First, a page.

Alaska Gov. Sarah Palin used a government "per diem" allowance to charge the state for more than 300 nights spent at home and spent another $43,490 on travel for her children and husband...
Alaska Daily News (ADN) closes the curtain on the Travel-gate episode:
Gov. Sarah Palin has agreed to reimburse the state an estimated $6,800 to cover assorted costs related to nine trips taken by her children in 2007 and 2008, but she's not admitting that she did anything wrong.
As for Per-Diem-gate, ADN reports:
Gov. Sarah Palin must pay income taxes on thousands of dollars in expense money she received while living at her Wasilla home...
Here are the main characters in today's tale - we've seen them before.
An Anchorage resident and retired electrical power lineman, Frank Gwartney, submitted an ethics complaint against Governor Sarah Palin last year when he learned she had charged the state for her children to accompany her on travel. News media also widely reported on Sarah's penchant for living at home and charging the State for meals and incidentals while she did so.
Thomas Van Flein
The Lawyer that Sarah Hired
We've seen Van Flein before. He's been one of Sarah's BFFs and he can spin with the best of them! In addition to parsing words on Sarah's behalf in Travel-gate, he was paid by the State of Alaska to defend Sarah during the Troopergate episode. It must be nice when you are a governor under fire to have the state pay for your lawyer. Hmm, I wonder if the Gov had to report the fair value of his legal counsel as income?
The Lawyer the Personnel Board Hired
And there's Timothy Petumenos. The three members of the Personnel Board, who serve at the pleasure of Alaska's Governor, hired Mr. Tim to investigate the Travel-gate complaint. Mr. Tim is the same attorney who was hired by the same Board to produce the second Troopergate report -- the one that said Sarah Palin didn't really violate any ethics rules. Mr. Tim said Sarah denied having conversations about firing Trooper Wooten with Walt Monegan, contradicting testimony gathered by the first Troopergate investigation. He never looked into who was telling the truth, though. Oh, and Sarah's deposed testimony has never been made public.
So how does Sarah Palin explain why she charges the State for travel for her children?
I am blessed to have a large and loving family, and the discharge of my duties should not prevent me from spending time with them.The convoluted thinking on display in this excuse should be obvious to anyone with a brain who's had a real job. Bring your family if you want, but the State didn't hire Piper or Trig or Bristol or Willow, and especially not Todd, as co-Governors. You want 'em with you? You pay for 'em to be there. That's so simple -- to all but Sarah, I guess.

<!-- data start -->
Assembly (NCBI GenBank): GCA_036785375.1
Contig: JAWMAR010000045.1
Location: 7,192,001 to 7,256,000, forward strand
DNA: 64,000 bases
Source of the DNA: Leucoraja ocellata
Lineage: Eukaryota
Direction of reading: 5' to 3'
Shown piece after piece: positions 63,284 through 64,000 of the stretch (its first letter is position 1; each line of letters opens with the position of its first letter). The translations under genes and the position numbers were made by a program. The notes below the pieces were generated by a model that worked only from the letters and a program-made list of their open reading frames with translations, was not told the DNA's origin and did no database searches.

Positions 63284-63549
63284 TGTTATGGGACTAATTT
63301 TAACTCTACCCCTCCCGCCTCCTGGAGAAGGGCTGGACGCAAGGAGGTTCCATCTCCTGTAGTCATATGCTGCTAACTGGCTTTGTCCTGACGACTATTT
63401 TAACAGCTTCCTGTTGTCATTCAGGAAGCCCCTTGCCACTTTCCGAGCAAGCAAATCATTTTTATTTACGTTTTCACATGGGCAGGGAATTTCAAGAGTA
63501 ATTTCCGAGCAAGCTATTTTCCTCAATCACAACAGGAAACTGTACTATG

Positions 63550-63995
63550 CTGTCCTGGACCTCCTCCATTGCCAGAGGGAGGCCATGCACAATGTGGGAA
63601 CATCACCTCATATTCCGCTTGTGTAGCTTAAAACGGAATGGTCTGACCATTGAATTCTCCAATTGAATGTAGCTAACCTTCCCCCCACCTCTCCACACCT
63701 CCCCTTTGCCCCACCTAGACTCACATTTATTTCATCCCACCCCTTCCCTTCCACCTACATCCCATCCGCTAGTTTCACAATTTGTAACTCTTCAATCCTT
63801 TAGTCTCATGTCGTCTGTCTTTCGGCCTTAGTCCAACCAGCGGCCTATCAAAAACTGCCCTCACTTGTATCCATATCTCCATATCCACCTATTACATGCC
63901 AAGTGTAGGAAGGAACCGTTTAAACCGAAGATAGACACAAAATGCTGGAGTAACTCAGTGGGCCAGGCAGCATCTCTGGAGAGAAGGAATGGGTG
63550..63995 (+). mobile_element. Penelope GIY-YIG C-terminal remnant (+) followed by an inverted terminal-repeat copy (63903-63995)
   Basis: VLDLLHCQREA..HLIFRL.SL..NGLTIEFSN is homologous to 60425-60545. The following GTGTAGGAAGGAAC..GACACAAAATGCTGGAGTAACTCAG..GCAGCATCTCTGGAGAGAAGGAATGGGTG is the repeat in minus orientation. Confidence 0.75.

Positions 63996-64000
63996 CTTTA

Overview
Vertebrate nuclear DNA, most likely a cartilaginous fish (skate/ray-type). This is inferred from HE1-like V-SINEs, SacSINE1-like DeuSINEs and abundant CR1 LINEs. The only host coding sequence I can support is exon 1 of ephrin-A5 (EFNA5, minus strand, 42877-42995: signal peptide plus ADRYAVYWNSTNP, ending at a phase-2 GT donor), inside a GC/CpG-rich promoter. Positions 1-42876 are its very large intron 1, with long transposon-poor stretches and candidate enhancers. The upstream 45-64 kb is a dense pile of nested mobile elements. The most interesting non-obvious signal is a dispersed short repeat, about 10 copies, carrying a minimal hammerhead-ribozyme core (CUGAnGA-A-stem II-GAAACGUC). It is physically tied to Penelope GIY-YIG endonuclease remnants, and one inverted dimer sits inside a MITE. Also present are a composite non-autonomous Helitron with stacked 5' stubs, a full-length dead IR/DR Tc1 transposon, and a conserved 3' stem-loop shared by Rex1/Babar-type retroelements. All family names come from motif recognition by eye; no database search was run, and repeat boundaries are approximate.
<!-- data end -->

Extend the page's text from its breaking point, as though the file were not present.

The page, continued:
How did Petumenos see it? USA Today reports:
Timothy Petumenos interpreted the Alaska Executive Branch Ethics Act to require that state only pay if the first family serves an important state interest.
After reviewing "over 40" travel vouchers, Mr. Tim determined that 9 of them simply wouldn't pass the smell test. (I'd be real curious to know how he justified the others... at last count there were 72 in all.) He said the Governor agreed "not to contest certain charges." In return, he "agreed not to file a formal accusation or take the case to a hearing."
How did Van Flein spin it? From ADN:
"The governor has been exonerated of all wrongdoing in this ethics act complaint. There is no finding of wrongdoing and there is no ethics violation," Van Flein said in a news conference.There's a major mistake in that statement from Van Flein. There was no hearing so there can be no exoneration. There was a settlement, and as a result of that settlement, Palin will pay the state back for some of her children's travel expenses. The settlement simply states that Sarah does not admit to any wrongdoing. Color me surprised... not!
And Mr. Tim, the attorney hired by the state Personnel Board, declined to pursue charges. Again, this is hardly surprising. These are Sarah's pocket-people. I wonder if they realize how dismal their future will be. They will forever be remembered for their willingness to whitewash Sarah's questionable ethics dilemmas.
Back to Per-Diem-gate, though. Why did Sarah think charging the State while she lived at home instead of the Governor's mansion was okay? Because the Governor's mansion is in Juneau and that's more than 50 miles from where she lives, and she would rather live at home and hold court in Anchorage (much closer to Wasilla). Juneau is her official duty-station. Not Anchorage. Sarah's spokesperson, Ms. Leighow, said it was perfectly alright if Sarah charged for meals while living at home. She even said Sarah could have charged per diem for her children, too, if she'd wanted.
As far as I'm concerned there is still a murky line about how appropriate this per diem is. In the world I inhabit, you can charge per diem when you are on official travel away from home, not at home. Per diem allowances are calculated based on the reasonable cost to eat breakfast, lunch and dinner at a restaurant at your travel destination. The cost of making meals at home is considerably less. At least, I can eat for way less than $60 a day if I'm at home. I would probably be fired if I put in for per diem for the days that I chose to work at home. Heck, even if my office was being renovated and I had the capacity to work at home and did so to benefit my employer, there's no way I could charge per diem!
Sarah Palin is reported to have said, "I'll do what I want until the courts tell me I can't." This is the Governor that claimed to be a champion of ethics, honesty, and transparency. The Christian Bible says something like, "By their fruits ye shall know them. Do men gather grapes of thorns or figs of thistles?" (That's Matthew 7:20. Sarah's been quoting Matthew lately.)
Hey Sarah, we can see your thorns and thistles from all 50 states!